Kris Kidd Writes With Style

The writer-actor-model reflects on his creativity. 

Words by Tierney Finster
Photos by CPFC Studio  

Kris Kidd (@kriskidd) smokes cigarettes, tends to his boyfriend’s dog and writes books from the convenience of his treehouse-like studio in Los Angeles. His poetry collection “Down For Whatever” and his essay collection “I Can't Feel My Face” both reflect his candid, heartbreaking style – as melancholic and maladjusted as it is soft and smart. Kidd also models, traveling to appear in fashion campaigns and magazine editorials all over the world, always returning to Southern California to tend to his roots.

Kidd is wildly creative. These days, he pours most of that passion into fiction writing. According to his Instagram bio, he’s “young, hot and hating it,” but the smilesthat washes over his face as he discusses writing and catches up with loved ones in his backyard suggests otherwise. 

You are a confessional artist and poet. Have you ever regretted sharing something in your work or on the internet?

Not really. I mean, don’t get me wrong, my writing has bitten me in the ass thousands of times (it’s ruined relationships, fucked up job opportunities, disappointed friends and family), but I feel like that just kinda comes with the territory. I’ve been stepping away from confessional writing and focusing more on fiction lately, but I still don’t regret any of the autobiographical stuff I’ve published. It’s real. It’s honest. It’s my life, and I think the grueling process of writing it all down actually helped get me through the darkest parts of it.

How has being a model has impacted your career as a writer? Does it inform your style or the content of your work at all?

Oh, for sure. I started modeling when I was a teenager. It’s a tough industry to navigate, especially as an adolescent, but I got a lot of crazy stories out of that experience, and it also helped open doors for me to share those stories with others. That being said, I never set out to write about modeling. I’ve always seen the industry as more of a backdrop. I would’ve gone through the same struggles I went through regardless of whether or not I was ever signed as a model. Because most of my writing deals with substance abuse and depression, I’ve tried to keep it relatively universal and (hopefully) accessible.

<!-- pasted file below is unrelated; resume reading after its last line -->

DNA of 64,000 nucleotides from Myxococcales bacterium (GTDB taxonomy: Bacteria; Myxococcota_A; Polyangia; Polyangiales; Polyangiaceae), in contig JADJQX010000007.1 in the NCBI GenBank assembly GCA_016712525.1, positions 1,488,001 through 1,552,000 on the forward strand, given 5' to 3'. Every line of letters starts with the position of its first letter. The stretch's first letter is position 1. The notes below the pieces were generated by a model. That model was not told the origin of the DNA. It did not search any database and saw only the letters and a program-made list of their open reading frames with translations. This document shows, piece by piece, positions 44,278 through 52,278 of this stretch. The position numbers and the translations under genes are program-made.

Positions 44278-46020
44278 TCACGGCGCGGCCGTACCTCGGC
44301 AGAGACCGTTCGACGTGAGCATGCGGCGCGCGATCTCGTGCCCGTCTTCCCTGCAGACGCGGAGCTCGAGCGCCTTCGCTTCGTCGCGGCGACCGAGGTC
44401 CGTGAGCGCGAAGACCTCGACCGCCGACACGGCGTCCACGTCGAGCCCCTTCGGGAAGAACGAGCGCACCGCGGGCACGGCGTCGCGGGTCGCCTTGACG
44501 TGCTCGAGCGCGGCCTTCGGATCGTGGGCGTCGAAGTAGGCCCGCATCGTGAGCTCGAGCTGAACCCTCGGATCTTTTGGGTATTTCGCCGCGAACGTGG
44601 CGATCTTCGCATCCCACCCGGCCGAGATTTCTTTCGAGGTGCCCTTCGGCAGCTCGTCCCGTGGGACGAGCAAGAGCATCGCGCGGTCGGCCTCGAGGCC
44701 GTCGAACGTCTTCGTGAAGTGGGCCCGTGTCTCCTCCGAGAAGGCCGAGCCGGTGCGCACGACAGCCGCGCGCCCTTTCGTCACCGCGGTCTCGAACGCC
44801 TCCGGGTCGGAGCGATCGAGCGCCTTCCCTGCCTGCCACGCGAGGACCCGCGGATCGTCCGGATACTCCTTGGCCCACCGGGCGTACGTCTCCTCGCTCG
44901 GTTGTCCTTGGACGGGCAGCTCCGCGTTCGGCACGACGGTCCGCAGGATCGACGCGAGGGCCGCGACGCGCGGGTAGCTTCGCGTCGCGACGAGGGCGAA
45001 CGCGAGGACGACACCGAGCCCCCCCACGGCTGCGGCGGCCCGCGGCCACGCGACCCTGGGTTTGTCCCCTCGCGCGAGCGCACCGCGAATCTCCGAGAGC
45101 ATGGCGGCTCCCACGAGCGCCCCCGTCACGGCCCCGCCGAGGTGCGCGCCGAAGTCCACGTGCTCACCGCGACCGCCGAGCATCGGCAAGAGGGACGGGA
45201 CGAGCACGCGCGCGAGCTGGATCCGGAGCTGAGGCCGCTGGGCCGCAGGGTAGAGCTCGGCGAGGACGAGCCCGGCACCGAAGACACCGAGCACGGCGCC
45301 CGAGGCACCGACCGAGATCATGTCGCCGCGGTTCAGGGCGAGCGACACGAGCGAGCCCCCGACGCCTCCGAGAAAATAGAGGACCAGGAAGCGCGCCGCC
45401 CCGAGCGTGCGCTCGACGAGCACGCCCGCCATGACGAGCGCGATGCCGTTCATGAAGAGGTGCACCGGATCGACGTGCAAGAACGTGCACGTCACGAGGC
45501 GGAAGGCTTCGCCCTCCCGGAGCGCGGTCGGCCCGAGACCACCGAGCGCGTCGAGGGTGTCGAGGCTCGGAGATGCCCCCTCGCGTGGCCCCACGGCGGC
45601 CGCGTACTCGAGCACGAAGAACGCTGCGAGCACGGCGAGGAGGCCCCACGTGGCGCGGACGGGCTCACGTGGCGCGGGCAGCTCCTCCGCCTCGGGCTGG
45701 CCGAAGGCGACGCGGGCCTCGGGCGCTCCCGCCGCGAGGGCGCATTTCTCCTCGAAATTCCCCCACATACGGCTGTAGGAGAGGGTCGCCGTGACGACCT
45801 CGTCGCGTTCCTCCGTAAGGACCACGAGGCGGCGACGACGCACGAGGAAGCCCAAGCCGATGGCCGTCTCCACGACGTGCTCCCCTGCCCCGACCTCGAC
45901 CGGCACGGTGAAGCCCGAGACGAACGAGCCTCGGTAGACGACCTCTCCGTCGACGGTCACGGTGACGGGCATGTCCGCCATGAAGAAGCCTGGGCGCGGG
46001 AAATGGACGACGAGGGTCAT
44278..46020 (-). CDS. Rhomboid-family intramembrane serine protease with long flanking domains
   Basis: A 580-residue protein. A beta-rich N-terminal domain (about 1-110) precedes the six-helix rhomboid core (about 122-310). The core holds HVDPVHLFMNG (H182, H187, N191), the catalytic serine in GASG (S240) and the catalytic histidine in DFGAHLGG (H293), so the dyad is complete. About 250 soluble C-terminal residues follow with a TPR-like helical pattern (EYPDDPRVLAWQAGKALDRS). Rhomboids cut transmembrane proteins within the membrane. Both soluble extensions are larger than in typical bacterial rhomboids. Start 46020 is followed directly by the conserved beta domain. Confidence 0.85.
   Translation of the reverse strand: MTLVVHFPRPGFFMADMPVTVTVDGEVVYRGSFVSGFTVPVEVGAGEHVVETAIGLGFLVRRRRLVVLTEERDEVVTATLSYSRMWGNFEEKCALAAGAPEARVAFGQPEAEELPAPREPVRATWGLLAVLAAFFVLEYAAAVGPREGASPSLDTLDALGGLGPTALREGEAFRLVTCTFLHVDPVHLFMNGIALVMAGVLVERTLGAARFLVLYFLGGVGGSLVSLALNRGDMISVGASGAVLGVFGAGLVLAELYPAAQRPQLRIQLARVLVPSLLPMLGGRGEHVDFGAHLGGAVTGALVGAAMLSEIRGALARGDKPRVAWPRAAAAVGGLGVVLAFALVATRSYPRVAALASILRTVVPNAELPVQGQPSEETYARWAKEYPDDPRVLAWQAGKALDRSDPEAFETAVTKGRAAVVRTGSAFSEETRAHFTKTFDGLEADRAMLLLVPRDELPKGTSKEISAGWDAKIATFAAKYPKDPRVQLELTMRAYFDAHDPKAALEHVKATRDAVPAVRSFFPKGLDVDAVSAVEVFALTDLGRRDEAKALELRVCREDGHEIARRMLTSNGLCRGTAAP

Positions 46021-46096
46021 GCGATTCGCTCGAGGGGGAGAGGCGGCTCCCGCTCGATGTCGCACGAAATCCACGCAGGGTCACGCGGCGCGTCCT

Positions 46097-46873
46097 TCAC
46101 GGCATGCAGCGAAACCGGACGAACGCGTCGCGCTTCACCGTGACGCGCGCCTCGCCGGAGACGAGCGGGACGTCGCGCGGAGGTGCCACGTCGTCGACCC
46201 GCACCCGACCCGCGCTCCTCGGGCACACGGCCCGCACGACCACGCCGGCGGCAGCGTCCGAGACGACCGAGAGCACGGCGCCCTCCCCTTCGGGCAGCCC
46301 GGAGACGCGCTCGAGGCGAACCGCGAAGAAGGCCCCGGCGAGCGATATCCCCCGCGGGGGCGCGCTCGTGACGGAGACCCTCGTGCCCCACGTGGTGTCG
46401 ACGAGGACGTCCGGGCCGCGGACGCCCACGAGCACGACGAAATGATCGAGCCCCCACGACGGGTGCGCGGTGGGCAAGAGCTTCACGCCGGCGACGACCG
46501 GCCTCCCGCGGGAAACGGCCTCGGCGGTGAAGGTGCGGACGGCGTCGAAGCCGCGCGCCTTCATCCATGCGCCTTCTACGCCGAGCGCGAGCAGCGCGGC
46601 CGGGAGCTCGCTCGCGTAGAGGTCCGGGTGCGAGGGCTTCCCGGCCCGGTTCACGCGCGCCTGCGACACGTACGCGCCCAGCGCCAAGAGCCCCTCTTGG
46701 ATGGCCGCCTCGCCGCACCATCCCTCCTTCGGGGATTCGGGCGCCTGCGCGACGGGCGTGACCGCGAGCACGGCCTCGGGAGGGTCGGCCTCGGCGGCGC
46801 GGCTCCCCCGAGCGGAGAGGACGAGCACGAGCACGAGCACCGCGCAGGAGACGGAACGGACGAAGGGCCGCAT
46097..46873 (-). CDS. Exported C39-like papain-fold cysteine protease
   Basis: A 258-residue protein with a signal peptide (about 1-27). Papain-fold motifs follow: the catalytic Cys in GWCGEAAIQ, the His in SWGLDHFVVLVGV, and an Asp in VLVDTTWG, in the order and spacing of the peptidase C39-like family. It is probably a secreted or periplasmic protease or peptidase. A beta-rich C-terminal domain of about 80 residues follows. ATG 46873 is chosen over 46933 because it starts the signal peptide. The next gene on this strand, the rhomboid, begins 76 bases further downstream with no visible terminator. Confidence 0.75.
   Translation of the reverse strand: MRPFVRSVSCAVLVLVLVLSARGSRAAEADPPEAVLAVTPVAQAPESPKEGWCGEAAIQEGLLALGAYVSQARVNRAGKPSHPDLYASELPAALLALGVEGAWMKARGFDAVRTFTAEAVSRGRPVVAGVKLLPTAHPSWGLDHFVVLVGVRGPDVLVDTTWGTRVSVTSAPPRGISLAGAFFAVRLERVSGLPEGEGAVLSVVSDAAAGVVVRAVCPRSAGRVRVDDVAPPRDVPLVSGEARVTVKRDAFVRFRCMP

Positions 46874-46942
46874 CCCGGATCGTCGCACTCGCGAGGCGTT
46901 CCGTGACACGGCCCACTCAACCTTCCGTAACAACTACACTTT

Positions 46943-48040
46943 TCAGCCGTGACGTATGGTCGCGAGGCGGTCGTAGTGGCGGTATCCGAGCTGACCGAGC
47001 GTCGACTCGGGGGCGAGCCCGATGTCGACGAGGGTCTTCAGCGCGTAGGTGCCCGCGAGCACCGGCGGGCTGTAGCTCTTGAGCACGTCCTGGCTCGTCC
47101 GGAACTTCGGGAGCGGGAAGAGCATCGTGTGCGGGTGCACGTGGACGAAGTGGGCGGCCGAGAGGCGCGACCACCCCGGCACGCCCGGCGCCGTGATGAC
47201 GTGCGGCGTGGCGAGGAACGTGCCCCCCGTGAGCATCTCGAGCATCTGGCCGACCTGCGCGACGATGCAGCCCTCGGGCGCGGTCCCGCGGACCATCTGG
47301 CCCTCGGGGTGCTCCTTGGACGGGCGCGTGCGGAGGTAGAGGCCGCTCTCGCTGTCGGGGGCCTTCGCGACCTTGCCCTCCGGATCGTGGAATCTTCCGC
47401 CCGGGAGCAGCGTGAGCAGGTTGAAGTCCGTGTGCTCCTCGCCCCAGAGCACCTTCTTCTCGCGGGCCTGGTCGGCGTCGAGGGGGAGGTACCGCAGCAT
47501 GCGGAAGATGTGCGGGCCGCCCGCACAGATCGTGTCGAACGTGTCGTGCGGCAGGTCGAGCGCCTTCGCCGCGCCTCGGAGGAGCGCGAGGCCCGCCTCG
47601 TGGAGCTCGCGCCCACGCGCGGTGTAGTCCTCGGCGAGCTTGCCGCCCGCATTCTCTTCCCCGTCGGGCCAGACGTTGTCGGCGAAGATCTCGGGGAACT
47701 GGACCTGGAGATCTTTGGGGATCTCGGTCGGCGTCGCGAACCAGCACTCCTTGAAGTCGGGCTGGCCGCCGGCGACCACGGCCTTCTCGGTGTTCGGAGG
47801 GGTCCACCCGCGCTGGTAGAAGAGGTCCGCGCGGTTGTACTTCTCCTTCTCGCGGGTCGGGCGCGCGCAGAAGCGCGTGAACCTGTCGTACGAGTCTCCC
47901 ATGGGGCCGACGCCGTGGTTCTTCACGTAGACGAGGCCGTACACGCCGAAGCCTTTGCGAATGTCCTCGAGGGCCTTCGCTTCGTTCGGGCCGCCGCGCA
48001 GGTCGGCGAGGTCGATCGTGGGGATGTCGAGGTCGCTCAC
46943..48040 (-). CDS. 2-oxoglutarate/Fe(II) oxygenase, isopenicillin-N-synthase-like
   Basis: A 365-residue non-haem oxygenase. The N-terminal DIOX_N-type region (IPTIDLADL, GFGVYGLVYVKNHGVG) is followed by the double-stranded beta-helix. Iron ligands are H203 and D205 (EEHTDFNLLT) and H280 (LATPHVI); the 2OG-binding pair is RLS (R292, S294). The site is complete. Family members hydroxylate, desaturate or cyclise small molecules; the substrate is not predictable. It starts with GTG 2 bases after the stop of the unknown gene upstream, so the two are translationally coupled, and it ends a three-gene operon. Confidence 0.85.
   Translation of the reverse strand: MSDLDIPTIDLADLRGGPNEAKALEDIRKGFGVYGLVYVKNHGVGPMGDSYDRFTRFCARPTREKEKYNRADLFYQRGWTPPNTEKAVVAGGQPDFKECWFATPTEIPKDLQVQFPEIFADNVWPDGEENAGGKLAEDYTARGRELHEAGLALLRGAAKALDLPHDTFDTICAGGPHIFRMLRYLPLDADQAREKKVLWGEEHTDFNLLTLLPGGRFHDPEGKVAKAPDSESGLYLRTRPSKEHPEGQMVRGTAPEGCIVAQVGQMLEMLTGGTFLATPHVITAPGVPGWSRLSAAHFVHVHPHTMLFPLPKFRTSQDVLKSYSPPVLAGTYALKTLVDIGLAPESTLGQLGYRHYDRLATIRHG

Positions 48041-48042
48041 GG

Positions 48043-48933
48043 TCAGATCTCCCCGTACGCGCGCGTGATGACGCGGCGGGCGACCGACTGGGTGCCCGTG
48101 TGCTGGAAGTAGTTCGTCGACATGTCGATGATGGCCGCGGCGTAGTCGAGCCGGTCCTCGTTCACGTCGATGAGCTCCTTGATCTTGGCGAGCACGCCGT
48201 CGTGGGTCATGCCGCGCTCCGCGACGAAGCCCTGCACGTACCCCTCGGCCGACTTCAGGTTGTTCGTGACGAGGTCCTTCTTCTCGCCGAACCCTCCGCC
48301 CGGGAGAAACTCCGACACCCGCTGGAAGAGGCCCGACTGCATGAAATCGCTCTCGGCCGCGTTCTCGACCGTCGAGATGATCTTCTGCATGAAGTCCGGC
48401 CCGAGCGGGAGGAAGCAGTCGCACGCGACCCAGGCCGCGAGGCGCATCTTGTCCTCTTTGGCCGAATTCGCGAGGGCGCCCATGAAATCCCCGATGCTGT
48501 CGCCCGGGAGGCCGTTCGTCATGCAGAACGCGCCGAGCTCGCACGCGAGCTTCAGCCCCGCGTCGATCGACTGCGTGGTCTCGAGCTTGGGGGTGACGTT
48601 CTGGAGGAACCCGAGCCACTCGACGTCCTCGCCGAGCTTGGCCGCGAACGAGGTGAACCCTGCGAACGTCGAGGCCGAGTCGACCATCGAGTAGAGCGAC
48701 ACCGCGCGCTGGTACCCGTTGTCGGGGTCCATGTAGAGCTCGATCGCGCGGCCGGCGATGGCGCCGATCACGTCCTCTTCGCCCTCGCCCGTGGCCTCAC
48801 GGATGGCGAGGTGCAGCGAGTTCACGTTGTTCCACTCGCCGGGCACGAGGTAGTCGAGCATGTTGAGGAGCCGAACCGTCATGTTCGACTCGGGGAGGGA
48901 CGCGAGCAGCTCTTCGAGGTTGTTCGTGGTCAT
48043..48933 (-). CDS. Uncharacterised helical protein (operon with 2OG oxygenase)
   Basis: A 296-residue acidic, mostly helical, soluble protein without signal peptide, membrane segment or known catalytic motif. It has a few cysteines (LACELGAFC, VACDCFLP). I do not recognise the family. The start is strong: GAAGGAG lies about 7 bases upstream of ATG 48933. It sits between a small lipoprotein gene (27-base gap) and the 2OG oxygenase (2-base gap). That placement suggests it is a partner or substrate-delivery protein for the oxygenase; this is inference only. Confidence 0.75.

What’s the best experience you’ve ever had as a model?

I did a two-month contract in Tokyo a couple years ago. It was pretty insane. I was there for 60 days and I worked for 54 of them. Hands down one of the most insane experiences I’ve ever had. Exhausting, obviously, but I met so many amazing people and I made some lifelong friends. I am never going back for work, lol, but I’ll definitely visit again.

will you show us what you love in a TRASH video?

What kind of art inspires your writing?

I’m inspired by lots of things, but music has always been the biggest influence for me. I have no musical talent whatsoever, so I’m always moved and amazed when I find a new artist or band that really speaks to me. I shift between different genres depending on whatever I’m writing/working on, but a few of my go-to favorites are:  Black Marble, John Maus, Yves Tumor, Kodyak, and pretty much every remix Justin Klein has ever done… I could go on, but you get the idea.

Do you have any rituals that support your writing process?

O.C.D. runs in my family, so rituals are my literal favorite. I used to get super obsessive about writing and I’d wind up working all the time, late into the night and for hours on end throughout the weekends… but I’m finally learning how to give myself a break in that sense. Nowadays, I try to treat writing like a fulltime job. When I’m working on a project, I wake up every morning, shower and get ready like I’m going to work in an office or something, then I sit down at home and I write from 9-5. This is my passion and I’d love to make a career out of it, but I never want it to take over my life.

Do you like reading your own writing once it’s published?

I actually hate reading my own stuff after it’s officially been published. I’m a vicious self-editor, so if I did read anything, I’d probably find something new to fix and call my publisher in the middle of the night, demanding that it be taken off the shelves or deleted from the internet forever. Ignorance is bliss, I guess.

What is your favorite thing you’ve ever written?

I wrote a prose piece called “The Rules of Repression” for an anthology book about childhood trauma that was released earlier this year (“The Shrieking Garden,” published by Ephemerol Night Terrors). It’s a super short piece, but I wrote it in the second person, which proved to be really cathartic for me. In a weird way, I feel like letting go of the words “I” and “ME” actually allowed me to be a lot more honest with myself, especially given the difficult subject matter.

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